I’ve been asked about suttas that are specifically relevant for a Buddhist response to domestic violence. We’re not so interested in general texts on hate and violence, of which there are many, but those that address this in the context of relationships. I’m not sure how detailed they are, but I think there are a few relevant passages on respect of partners, and perhaps some things in the Therigatha? Any ideas?
Thig 1.11 comes to mind:
Thig1.11:1.1: I’m well freed, so very well freed,
Thig1.11:1.2: freed from the three things that bent me over:
Thig1.11:1.3: the mortar, the pestle,
Thig1.11:1.4: and my humpbacked husband.
Thig1.11:1.5: I’m freed from birth and death;
Thig1.11:1.6: the attachment to rebirth is eradicated.
Bhante, just a suggestion…
It may be better to address current social issues with general dhamma principles (non-violence, compassion, etc.), rather than quoting specific suttas. The suttas are really too multivocal on many issues and it’s not difficult to find suttas that can be read in a way that enables domestic violence.
The same goes for most other social questions, such as sexism, misogyny, gender discrimination, racism, etc. There are plenty of suttas that support and justify discriminatory attitutes. It causes a lot of real harm to real people.
Mendicants, it’s totally impossible that a mendicant with bad friends, companions, and associates, while frequenting, accompanying, and attending, and following their example, will fulfill the practice ~ AN 6.67
Here, some person is immoral, of bad character, impure, of suspect behavior, secretive in his actions, … inwardly rotten, corrupt, depraved. Such a person is to be looked upon with disgust, not to be associated with, followed, and served. ~ AN 3.27
Good friends, companions, and associates are the whole of the spiritual life. ~ SN 3.18
My favorite on this subject is the encouragement to not be a zombie:
AN4.53:0.2: 6. Overflowing Merit
AN4.53:0.3: 53. Living Together (1st)
AN4.53:1.1: At one time the Buddha was traveling along the road between Madhura and Verañja,
AN4.53:1.2: as were several householders, both women and men.
AN4.53:1.3: The Buddha left the road and sat at the root of a tree,
AN4.53:1.4: where the householders saw him.
AN4.53:1.5: They went up to the Buddha, bowed, and sat down to one side. The Buddha said to them:
AN4.53:2.1: “Householders, there are four ways of living together.
AN4.53:2.2: What four?
AN4.53:2.3: A male zombie living with a female zombie;
AN4.53:2.4: a male zombie living with a goddess;
AN4.53:2.5: a god living with a female zombie;
AN4.53:2.6: a god living with a goddess.
AN4.53:3.1: And how does a male zombie live with a female zombie?
AN4.53:3.2: It’s when the husband kills living creatures, steals, commits sexual misconduct, lies, and uses alcoholic drinks that cause negligence. He’s unethical, of bad character, living at home with his heart full of the stain of stinginess, abusing and insulting ascetics and brahmins.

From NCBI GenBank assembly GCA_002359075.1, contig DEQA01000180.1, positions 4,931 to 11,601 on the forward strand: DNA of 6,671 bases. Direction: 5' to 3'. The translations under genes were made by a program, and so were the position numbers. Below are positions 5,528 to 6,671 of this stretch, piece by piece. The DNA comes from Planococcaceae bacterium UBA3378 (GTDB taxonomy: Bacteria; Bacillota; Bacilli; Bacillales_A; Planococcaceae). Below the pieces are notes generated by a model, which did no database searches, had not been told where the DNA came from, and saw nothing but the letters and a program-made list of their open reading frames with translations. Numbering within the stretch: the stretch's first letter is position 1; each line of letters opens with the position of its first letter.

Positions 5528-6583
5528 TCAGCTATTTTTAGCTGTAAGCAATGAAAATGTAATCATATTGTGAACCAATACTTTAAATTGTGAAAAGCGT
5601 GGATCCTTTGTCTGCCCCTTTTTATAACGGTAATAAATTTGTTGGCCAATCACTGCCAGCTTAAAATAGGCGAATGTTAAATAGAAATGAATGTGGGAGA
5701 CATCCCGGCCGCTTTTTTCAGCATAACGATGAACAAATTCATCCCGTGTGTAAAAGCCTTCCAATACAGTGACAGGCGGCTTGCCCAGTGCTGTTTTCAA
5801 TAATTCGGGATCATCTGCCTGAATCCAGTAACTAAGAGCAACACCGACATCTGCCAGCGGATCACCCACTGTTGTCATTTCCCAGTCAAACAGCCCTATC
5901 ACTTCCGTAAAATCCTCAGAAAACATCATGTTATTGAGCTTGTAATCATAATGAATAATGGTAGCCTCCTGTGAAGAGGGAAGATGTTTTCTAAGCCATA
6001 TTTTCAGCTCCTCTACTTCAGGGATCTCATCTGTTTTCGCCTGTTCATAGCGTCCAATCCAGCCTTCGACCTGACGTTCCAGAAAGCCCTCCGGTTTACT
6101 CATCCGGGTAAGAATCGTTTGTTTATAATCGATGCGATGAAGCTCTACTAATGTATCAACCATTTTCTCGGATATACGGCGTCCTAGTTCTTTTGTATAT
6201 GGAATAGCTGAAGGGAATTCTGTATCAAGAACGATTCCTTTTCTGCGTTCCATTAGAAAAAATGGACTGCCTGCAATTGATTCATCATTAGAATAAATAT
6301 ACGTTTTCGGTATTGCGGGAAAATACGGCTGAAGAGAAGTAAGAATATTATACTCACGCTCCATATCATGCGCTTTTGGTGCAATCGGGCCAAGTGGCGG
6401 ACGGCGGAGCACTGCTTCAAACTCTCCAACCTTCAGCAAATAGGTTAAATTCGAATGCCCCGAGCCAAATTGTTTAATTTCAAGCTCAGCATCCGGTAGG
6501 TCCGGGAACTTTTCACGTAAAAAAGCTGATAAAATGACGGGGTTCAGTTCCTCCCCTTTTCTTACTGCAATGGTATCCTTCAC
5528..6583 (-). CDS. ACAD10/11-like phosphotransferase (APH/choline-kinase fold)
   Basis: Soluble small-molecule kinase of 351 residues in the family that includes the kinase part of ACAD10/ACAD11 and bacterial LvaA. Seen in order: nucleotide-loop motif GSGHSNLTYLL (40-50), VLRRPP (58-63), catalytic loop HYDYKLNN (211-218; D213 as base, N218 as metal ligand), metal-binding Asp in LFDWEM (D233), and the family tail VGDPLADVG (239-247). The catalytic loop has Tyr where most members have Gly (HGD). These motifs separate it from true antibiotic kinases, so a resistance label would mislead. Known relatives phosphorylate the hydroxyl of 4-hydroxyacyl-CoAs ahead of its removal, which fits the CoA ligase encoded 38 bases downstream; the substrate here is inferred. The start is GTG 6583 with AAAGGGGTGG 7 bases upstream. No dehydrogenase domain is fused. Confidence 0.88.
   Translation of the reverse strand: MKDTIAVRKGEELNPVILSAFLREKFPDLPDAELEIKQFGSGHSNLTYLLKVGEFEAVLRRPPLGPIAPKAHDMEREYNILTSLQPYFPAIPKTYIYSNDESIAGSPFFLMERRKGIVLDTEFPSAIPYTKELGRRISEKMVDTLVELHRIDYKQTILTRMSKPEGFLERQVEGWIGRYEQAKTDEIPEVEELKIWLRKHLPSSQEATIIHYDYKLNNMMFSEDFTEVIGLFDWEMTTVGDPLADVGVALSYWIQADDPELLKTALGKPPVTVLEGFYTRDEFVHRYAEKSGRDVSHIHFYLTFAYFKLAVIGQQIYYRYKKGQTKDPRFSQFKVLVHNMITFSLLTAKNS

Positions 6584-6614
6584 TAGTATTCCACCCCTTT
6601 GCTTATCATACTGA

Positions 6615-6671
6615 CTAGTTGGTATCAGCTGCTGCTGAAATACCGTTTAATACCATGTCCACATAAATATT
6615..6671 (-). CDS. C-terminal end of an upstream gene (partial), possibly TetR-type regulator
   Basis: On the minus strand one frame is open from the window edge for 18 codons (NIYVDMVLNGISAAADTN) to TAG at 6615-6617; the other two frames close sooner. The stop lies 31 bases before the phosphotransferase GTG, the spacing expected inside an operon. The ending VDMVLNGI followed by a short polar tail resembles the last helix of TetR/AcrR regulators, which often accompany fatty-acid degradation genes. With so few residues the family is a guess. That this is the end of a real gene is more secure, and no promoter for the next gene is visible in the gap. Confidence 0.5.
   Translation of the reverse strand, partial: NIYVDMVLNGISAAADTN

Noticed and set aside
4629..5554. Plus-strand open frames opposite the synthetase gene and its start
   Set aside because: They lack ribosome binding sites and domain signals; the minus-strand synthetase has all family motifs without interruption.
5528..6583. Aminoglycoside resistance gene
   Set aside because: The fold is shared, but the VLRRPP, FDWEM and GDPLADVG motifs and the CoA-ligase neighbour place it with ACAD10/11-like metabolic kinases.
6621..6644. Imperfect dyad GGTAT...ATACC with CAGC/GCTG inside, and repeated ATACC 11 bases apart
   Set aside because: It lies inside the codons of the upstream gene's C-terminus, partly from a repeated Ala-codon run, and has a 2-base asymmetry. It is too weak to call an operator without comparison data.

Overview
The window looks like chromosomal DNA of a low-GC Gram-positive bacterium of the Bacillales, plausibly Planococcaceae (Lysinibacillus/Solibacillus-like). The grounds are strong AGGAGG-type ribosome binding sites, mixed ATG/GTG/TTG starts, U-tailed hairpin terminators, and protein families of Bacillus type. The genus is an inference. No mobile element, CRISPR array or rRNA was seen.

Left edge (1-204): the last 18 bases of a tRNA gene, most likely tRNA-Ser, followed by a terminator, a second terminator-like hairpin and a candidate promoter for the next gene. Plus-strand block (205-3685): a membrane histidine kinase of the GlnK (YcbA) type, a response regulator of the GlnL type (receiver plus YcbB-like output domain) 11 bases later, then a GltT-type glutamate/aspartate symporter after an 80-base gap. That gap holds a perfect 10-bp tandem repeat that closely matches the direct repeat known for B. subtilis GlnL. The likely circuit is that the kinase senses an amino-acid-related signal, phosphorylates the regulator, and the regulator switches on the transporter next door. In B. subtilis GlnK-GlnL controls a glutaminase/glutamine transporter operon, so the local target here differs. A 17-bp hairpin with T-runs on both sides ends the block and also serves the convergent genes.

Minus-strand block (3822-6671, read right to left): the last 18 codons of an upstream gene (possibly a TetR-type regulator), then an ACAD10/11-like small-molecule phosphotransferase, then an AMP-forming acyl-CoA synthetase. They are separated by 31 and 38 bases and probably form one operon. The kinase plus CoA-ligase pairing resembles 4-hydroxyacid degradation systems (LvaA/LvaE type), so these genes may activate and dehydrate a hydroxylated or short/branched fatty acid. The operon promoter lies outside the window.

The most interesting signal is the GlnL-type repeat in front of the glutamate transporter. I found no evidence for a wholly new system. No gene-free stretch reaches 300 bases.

AN4.53:3.3: And the wife is also … unethical, of bad character …
AN4.53:3.4: That’s how a male zombie lives with a female zombie.
AN4.53:4.1: And how does a male zombie live with a goddess?
AN4.53:4.2: It’s when the husband … is unethical, of bad character …
AN4.53:4.3: But the wife doesn’t kill living creatures, steal, commit sexual misconduct, lie, or use alcoholic drinks that cause negligence. She’s ethical, of good character, living at home with her heart rid of the stain of stinginess, not abusing and insulting ascetics and brahmins.
AN4.53:4.4: That’s how a male zombie lives with a goddess.
AN4.53:5.1: And how does a god live with a female zombie?
AN4.53:5.2: It’s when the husband … is ethical, of good character …
AN4.53:5.3: But the wife … is unethical, of bad character …
AN4.53:5.4: That’s how a god lives with a female zombie.
AN4.53:6.1: And how does a god live with a goddess?
AN4.53:6.2: It’s when the husband … is ethical, of good character …
AN4.53:6.3: And the wife is also … ethical, of good character …
AN4.53:6.4: That’s how a god lives with a goddess.
AN4.53:6.5: These are the four ways of living together.
Well, there is AN7.63 … and if one substitutes ‘partner’ for wife/husband and updates the ending for modern times to read ‘like a friend’ (after all that is Sujata’s culturally influenced choice, not the Buddha’s) there is quite a bit of sense in it!
MN 87 may be appropriate. Its main theme is how attachment to loved ones can twist the mind and cause suffering for oneself and for others. A relevant part that unfortunately echoes some of the news stories we still hear today:
Once upon a time right here in Sāvatthī a certain woman went to live with her relative’s family. But her relatives wanted to divorce her from her husband and give her to another, who she didn’t want. So she told her husband about this. But he cut her in two and disemboweled himself, thinking, ‘We shall be together after death.’ That’s another way to understand how our loved ones are a source of sorrow, lamentation, pain, sadness, and distress.